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19/10/21, 22:00

Milk test streamlines fertility management

Matt Hilton

750 cows, Bridgwater

With kind consent from NMR – Article published from @CowManagement in Oct 2021, written by Karen Wright.

Using a milk-sample test to confirm pregnancy is proving highly accurate, and it’s also helping to improve fertility management on one large-scale Somerset-based dairy unit.

Running an all-year-round calving herd of 750 high-yielding Holstein Friesians means there’s not much slack in the system. So when herd manager Matt Hilton sees a reliable way of out-sourcing vital services, which is cow friendly, cost-effective and saves time, then he’s keen to try it.

One service that’s ticking all these boxes at the Bridgwater-based unit is a pregnancy test that identifies pregnancy-associated glycoproteins (PAGs) in a milk sample. PAGs are produced by the placenta, so are specific to pregnancy.

Matt and his team have been using this test on cows at around 30 days and then around 70 days after insemination since May 2021, as part of a trial run by NMR and veterinary diagnostics company IDEXX Laboratories, which developed the test.

Milk samples

Milk samples are taken from selected cows every two weeks, as part of routine four-weekly recording or by milking staff. In both cases, samples are collected and delivered to NMR’s lab with results sent back, via the UNIFORM system, within three days.

The herd, which averages 12,000kg of milk at 3.88% fat and 3.25% protein, is milked three times a day through a 60-point rotary parlour. High-yielding and mid-lactation cows are housed in groups, and low yielders and dry cows graze during summer.

Housed cows are fed a TMR, based on grass and maize silage, with compound fed to yield through the parlour. Heat-detection eartags are used – another aid to fertility, which Matt finds accurate and efficient, and helps spread the workload. Cows are served after a 60-day voluntary waiting period.

The herd has grown organically, using home-bred replacements. Heifers and the top 20% of cows are served twice with sexed semen before a beef bull is used, and the rest of the cows are bred to beef. Dairy sires with high health and longevity scores are selected to improve herd efficiency.

Matt says pregnancy testing used to be the vet’s job. “We’d have about 40 cows to test each week. But, with help from Sally Wilson from Evolution Farm Vets, we brought this inhouse in 2018.” Sally runs DEFRA-approved scanning courses for producers. She trained assistant Steve Pike and Matt, and sourced a scanning machine for them.

Pregnancy checks

“Steve, who carries out most of the fertility work, has been scanning cows for three years, and we’re now proficient and getting good results,” adds Matt. “Any cows not in calf are synchronised, re-inseminated and then re-checked.”

Having run the two pregnancy checks – scanning and the PAG tests – side-by-side for the past six months, Matt says the milk test is at least as reliable and as accurate as the ultrasound check. And the big advantage with the milk test is that cows don’t have to be separated and held back after milking.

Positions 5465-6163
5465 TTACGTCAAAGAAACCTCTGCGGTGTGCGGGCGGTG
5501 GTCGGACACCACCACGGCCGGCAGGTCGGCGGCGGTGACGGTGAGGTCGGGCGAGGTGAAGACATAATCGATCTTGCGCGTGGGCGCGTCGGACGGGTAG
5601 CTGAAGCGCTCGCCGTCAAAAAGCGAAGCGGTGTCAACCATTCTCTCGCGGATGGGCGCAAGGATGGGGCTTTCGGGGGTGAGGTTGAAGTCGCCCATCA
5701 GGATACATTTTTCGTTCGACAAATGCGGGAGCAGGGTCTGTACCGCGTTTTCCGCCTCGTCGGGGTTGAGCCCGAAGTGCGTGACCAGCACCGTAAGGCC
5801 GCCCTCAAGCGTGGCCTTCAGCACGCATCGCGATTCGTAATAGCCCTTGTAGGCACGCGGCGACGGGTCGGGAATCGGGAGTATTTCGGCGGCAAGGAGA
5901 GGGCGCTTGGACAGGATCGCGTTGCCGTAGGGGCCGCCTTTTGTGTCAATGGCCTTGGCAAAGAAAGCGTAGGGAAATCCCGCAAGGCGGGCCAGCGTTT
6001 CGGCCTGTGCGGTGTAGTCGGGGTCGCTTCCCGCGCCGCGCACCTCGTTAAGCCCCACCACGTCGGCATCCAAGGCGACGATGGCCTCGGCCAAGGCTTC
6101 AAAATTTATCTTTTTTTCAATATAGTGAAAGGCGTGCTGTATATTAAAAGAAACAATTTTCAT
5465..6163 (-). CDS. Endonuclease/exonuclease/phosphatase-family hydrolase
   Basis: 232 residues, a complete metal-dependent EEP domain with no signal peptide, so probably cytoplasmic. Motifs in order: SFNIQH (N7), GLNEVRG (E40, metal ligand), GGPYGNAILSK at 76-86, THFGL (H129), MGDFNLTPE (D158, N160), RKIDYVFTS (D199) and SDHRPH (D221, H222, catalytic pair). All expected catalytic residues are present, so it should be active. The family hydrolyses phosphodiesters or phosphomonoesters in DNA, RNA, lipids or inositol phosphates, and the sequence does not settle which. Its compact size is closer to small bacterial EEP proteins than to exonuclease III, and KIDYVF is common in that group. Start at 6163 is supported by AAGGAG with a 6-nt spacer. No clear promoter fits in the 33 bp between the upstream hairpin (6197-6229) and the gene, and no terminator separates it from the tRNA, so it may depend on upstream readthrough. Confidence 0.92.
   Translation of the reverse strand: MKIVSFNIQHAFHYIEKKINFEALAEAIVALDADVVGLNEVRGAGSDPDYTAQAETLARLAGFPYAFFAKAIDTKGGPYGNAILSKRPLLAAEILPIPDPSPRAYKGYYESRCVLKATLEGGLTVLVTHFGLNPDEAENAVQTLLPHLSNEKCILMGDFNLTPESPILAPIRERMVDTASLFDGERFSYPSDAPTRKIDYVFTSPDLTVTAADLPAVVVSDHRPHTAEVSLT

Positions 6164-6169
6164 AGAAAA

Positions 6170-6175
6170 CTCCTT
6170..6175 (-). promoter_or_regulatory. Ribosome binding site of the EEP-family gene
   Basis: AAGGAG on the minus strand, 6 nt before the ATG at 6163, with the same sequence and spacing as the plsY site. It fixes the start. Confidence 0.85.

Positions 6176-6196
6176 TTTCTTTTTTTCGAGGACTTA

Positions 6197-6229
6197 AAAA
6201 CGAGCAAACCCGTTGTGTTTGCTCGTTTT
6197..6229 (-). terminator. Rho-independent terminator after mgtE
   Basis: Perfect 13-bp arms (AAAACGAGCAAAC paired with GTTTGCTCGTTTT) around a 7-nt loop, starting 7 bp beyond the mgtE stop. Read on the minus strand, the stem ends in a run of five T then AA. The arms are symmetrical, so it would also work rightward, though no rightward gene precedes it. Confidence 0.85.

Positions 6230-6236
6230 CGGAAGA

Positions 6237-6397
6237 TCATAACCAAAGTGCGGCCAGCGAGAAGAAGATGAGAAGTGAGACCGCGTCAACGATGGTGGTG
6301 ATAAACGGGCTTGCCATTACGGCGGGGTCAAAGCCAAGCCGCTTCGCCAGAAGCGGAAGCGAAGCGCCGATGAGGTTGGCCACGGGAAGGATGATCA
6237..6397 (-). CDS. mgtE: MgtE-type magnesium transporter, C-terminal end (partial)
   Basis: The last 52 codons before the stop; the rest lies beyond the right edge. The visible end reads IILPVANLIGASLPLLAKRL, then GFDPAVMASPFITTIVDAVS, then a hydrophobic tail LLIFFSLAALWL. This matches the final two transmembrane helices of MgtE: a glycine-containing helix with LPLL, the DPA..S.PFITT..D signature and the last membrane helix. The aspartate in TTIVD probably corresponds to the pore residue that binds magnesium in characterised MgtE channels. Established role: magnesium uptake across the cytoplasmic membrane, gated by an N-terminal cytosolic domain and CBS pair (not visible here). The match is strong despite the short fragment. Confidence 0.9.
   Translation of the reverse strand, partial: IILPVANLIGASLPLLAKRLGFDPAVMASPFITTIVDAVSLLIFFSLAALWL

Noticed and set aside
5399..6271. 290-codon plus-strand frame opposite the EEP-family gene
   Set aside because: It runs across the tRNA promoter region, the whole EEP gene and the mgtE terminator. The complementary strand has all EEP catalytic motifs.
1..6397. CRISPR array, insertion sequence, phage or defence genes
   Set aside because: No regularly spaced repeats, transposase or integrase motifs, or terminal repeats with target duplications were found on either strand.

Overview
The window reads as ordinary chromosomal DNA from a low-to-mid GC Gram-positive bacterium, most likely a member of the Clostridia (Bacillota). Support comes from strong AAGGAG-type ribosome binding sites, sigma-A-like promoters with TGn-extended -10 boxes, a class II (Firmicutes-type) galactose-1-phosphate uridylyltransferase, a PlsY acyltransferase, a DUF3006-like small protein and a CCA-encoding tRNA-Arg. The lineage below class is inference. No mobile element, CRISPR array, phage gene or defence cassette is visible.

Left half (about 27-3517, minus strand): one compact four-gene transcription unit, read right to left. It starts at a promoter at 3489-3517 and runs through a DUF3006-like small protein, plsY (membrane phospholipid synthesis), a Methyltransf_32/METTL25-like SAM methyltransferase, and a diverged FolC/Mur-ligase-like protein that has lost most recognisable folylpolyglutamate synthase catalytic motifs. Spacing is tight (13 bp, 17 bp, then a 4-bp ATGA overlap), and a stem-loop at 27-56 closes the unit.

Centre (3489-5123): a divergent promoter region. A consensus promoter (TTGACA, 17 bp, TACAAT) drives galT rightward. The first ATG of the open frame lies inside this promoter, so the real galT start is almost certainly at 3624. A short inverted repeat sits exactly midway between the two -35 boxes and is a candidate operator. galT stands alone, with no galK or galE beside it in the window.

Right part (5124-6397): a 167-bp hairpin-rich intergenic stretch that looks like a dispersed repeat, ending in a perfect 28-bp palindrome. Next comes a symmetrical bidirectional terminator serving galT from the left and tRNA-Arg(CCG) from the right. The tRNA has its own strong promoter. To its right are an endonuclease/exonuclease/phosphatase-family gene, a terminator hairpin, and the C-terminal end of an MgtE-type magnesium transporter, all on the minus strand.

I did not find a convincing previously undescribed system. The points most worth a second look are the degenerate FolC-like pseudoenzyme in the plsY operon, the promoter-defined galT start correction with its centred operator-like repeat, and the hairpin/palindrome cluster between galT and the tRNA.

The herd has routinely used PAG tests for checking pregnancy from 150 days to ensure non-pregnant cows are not dried off. “We’ll continue to do this,” adds Matt. “We find it 100% accurate and picking up just a few cows that are not in calf pays for this test. “As part of the trial we’re also adding a PAG test at 70 days post insemination, so we can identify cows where foetuses have been reabsorbed. This happens in about 6% of cows and picking them up straight away also makes commercial sense.”

Results, so far, are in line with expectations, with a 90% accuracy at 30 days after insemination. “If this continues, I will consider replacing some scanning with the PAG test, which is much less time-consuming and far less hassle.

The herd’s calving interval is 384 days, with a 37% conception rate, 52% of cows are in calf by 100 days, and the pregnancy rate is 27%.

“There will always be a place for scanning – for identifying cows with twins for example – but I think we will be relying more on PAG tests for checking pregnancies, and definitely for a re-check 70 days after insemination, and at drying off.”

Matt also believes the milk test is relatively cheap, costing around £3.50 a test. “And we’re able to use the vet for more consultancy advice, to review data and identify problems so we keep on track, which is beneficial to the herd’s progress.

Sally Wilson is fully supportive of this move and admits herds of this size, which have invested heavily in new technology and where staffing is paramount, need to implement time-efficient and cost-effective protocols, which don’t compromise quality.

“PAG testing is an additional tool to keep things running smoothly and save time for the farm team while keeping the data complete and accurate,” she says. “There’s always a place for scanning though, and cows testing negative should still be checked by the vet. I will check a group of ‘problem’ cows as and when required – typically once every six weeks – to ensure they are fit to go on a synchronisation programme.

“And since the team took on their own scanning and are now using PAG tests, and out-sourcing other services as required, there’s more time for improved recording, such as the AHDB QuarterPRO plan for mastitis management, which will promote herd health and performance further.”

Matt and his team now meet quarterly with Sally to analyse herd health and fertility data. “Sally’s input in helping us improve cow health and meet the evolving standards required by our buyer, Muller, is invaluable. We’re making best use of our time, and of her time, while improving herd performance.”

Matt Hilton
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